Girl's death highlights safety issues about crosswalk on Dundalk Avenue

12-year-old on bicycle was struck by van at `dangerous intersection'

October 18, 2004|By Jennifer McMenamin | Jennifer McMenamin,SUN STAFF

At a busy crosswalk on Dundalk Avenue, a memorial has sprouted in tribute to a bubbly little girl who loved to bike through the neighborhood and as a reminder of the risk that nearby residents and passers-by say they have long feared at the intersection.

The pile of stuffed animals, cards, flowers and candles on the median strip at Dundalk Avenue and Center Place marks the spot where, six days ago, 12-year-old Corrine Ashley Roth was hit by a van and killed. The Dundalk Middle School seventh-grader, who was not wearing a helmet, had been riding her bike from her home to the adult day care center where her mother worked.

"It is a dangerous intersection. We've always had problems with that intersection," said Ralph Wickes, 61, who has lived in the area for 21 years and uses the crosswalk several times a day as he goes between his apartment on the west side of Dundalk Avenue and the shopping area across the street.

The problem, residents say, is the configuration of the divided, four-lane thoroughfare - Dundalk Avenue - and the crosswalk and flashing red light at Center Place near Dundalk Veterans Park.

Coming from the west side of Dundalk Avenue, drivers on Center Place can only turn right onto the avenue, forcing them to look left for oncoming traffic. But the crosswalk is to the right of the intersection, and motorists don't always check that direction before pulling out into traffic and sometimes into the path of pedestrians, residents say.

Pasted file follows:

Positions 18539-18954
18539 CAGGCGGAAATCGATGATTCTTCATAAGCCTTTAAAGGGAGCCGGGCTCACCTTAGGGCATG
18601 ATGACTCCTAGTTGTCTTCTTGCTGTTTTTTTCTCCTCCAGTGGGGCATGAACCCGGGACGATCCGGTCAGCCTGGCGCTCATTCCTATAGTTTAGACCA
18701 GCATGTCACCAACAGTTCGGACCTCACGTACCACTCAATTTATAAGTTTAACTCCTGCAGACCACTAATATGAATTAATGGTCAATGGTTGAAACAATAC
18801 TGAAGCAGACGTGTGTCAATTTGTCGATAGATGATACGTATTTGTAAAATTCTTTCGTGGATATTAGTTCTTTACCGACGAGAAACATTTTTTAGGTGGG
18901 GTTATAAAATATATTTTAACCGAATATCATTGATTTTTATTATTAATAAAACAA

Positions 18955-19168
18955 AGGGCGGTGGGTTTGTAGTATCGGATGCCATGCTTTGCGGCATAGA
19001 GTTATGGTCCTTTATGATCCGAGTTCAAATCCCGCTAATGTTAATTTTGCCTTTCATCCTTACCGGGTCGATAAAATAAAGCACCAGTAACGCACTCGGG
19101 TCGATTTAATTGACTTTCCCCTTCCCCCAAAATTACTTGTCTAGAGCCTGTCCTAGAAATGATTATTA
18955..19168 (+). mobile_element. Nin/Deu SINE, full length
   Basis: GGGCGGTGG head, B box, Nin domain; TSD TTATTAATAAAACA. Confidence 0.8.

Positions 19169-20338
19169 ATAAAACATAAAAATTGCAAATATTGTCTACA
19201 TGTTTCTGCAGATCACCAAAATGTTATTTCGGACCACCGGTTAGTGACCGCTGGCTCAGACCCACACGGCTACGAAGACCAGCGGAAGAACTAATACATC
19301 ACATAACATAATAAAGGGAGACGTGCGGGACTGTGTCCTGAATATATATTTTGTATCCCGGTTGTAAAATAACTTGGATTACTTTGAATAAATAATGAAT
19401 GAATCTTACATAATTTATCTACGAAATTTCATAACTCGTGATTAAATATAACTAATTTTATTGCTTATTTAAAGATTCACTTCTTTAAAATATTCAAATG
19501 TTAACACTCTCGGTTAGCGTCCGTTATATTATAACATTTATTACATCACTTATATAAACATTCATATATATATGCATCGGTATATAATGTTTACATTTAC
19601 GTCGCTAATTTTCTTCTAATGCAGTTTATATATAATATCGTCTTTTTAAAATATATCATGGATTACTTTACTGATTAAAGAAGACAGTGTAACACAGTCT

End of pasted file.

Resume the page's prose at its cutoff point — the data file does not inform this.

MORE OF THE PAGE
The flashing red light at Dundalk Avenue on Center Place turns solid red, prohibiting all turns, when pedestrians are granted the go-ahead by the crosswalk signal.

"It's confusing," Wickes said. "Drivers come to the intersection and see something that's not cut-and-dried; that's an opportunity to shave a few points and get on their way."

Corrine was killed about 3:30 p.m. Tuesday, when she was struck by a delivery company van driven by Gregory Eldridge, 50, of Baltimore. No charges have been filed, and police are investigating the accident.

It was the third accident at the intersection this year, according to Officer Shawn Vinson, a spokesman with Baltimore County police. There were two accidents - neither fatal - at the crosswalk last year.

The entire county stretch of Dundalk Avenue saw 31 accidents last year, and 22 so far this year, Vinson said.

Corrine's father, Paul Roth, is a journeyman plumber and a Dundalk native. His eyes well up quickly when he talks about his only child - a girl who liked fishing, camping and baking and was known at Dundalk Middle for giving lunch money to friends who had none.

"Everyone loved her at school," said classmate Sophia McCargish, 12. "If there were any fights at that school, she would have stopped them in a matter of seconds."

At a candlelight vigil Tuesday night, police closed one lane in each direction on Dundalk Avenue as dozens of people gathered at the crosswalk to pay tribute to Corrine and to bemoan an intersection that residents say has been the site of four fatalities in 15 years. They want public officials to convert the flashing red light into a traditional traffic light and add signs that prohibit all right turns on red.

"At the vigil, we invited the police officers there to come say a prayer with us. But they said they couldn't," Roth said. "They were too busy writing down the license plate numbers of people running the red light there."

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